In a BBC science and nature report of June 15th author Victoria Gill recounts how the forest elephants of Africa face extinction. Her piece is titled Elephants Face Same Extinction Fate as Woolly Mammoth and you can find it here.
Quoting Professor Adrian Lister of the UK's Natural History Museum she relates how wooly mammoths that once roamed in their millions in the UK and across northern Europe and North America were squeezed into smaller and smaller areas. Professor Lister says that forest elephants are suffering from the same "double whammy" that claimed the woolly mammoths - habitat loss and hunting.
"Today both of those sides of the pinch are caused by humans."
Gill suggests that history may be repeating itself. This is because as the dense rain forests of central Africa are being opened up raided by logging companies who supply the needs and greed of wealthy people from Europe, North America and the Orient.
I took this picture in Cameroon in 1997. The truck was one of six that I saw in a two–hour drive from the coast to our work station when I was involved in an elephant research project with the Wildlife Conservation Society team in the mid-1990s.I have told the full story in The Trouble With Lions: A Glasgow Vet in Africa. Each load was worth about $100,000 to the suppliers. Of course the trees were being felled by men who did the grunt work and needed to eat.
The logging led to habitat loss in several ways. First, and most obvious, was the destruction of many hardwood trees. Second, the damage to the surrounding bush as heavy machinery smashed everything in its path. Third, and least obvious was the curtailment of elephant movement, which has become worse over time as the number of roads has increased and the number of elephants has declined.
The team leader in Cameroon was Buddy Powell who had started to examine how elephants affect their environment and spread trees around when they eat the fruit and then pass the seeds that germinate in another area of the forest.The plant diversity is amazing and when I asked Buddy about numbers he told me that there were likely as many as 300 species of plant in a ten metre radius of where we stood. As the elephant’s range is restricted and their numbers dwindle so the plant diversity will decrease.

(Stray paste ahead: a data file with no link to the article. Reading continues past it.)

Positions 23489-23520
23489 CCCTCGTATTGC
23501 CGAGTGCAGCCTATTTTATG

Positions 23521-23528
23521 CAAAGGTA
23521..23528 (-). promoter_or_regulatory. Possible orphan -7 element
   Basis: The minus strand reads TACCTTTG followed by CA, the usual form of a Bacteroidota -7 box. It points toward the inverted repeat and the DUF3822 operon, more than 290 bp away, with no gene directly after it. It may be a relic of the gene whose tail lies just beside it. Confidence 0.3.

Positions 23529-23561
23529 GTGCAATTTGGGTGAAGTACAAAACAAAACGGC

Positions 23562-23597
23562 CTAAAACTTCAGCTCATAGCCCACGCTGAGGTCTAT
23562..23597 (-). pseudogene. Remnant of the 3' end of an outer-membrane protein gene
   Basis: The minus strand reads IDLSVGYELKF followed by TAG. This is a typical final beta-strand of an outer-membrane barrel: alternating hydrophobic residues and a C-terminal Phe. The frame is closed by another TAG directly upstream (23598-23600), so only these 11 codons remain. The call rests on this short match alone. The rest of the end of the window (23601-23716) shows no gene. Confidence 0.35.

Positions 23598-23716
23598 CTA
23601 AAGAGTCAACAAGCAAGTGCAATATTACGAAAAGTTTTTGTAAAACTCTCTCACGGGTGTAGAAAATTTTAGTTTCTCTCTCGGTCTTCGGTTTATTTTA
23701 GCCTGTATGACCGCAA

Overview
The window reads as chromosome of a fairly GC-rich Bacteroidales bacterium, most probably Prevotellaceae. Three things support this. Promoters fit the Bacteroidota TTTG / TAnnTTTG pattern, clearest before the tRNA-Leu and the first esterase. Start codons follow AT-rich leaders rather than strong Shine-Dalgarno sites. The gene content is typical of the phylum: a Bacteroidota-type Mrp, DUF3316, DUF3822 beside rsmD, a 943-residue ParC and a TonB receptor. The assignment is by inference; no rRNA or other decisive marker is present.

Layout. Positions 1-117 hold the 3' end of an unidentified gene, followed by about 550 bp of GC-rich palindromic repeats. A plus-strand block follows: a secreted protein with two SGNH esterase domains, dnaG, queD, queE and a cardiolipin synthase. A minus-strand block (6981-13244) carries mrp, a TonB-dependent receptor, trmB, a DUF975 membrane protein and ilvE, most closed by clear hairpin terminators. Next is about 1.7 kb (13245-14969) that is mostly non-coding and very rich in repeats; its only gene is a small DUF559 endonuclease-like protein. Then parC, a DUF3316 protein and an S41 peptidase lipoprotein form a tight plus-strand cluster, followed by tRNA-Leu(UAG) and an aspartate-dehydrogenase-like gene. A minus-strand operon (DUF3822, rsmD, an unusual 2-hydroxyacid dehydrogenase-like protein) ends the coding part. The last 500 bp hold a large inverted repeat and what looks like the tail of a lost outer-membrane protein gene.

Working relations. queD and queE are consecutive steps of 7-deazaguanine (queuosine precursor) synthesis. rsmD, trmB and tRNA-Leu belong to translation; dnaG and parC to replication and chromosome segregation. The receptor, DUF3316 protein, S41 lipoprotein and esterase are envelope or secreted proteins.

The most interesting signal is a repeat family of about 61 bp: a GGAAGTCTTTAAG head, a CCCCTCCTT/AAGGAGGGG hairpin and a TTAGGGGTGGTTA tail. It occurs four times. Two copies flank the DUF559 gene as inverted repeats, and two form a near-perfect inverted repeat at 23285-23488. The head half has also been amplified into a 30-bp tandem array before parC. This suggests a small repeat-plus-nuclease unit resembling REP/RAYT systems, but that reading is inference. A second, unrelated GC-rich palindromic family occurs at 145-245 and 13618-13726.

Gill only touches on a part of the problem when she writes about the ivory trade. Although she is right when she says that the
“trade - fuelled by civil unrest and organised crime in some central African countries - supports the poaching.”What she has missed is the other vital element.
In the January to March issues of Swara, the magazine arm of the East African Wildlife Society Dr. Dan Stiles has documented a bigger problem. His title says a lot: First Ivory, now meat: Elephants face second threat to survival. Unfortunately the article does not seem to be on line, but the magazine’s editor does state that the full report will be published this year by IUCN.
What it boils down to is that the loggers need to eat and that is the central problem for all the species that dwell in the forests.
During our walks though the forest I would hear a shotgun blast about once an hour and it was no surprise to see spent shells like this one planted on a bush.
I encountered a roadside bushmeat stall where a variety of species were for sale. They included birds, cane rats, monkeys and duikers.
Karl Amman, the Kenya-based wildlife photographer who permitted me to use some of his pictures in my book The Trouble With Lions has documented the bushmeat trade in startling detail. You can find many more pictures at his website.
Although the bushmeat hunters take anything they can Stiles quotes Amman stating that
“Elephant meat is worth much more than ivory.”
So much so, that this remarkable picture on the BBC site shows a shop somewhere in Africa where ammunition for elephant hunting is graphically advertised on the outside wall.
So, as all species, animal and plant, in the forests of central Africa are hammered, the elephant, which gives the greatest return on investment is taking a big hit.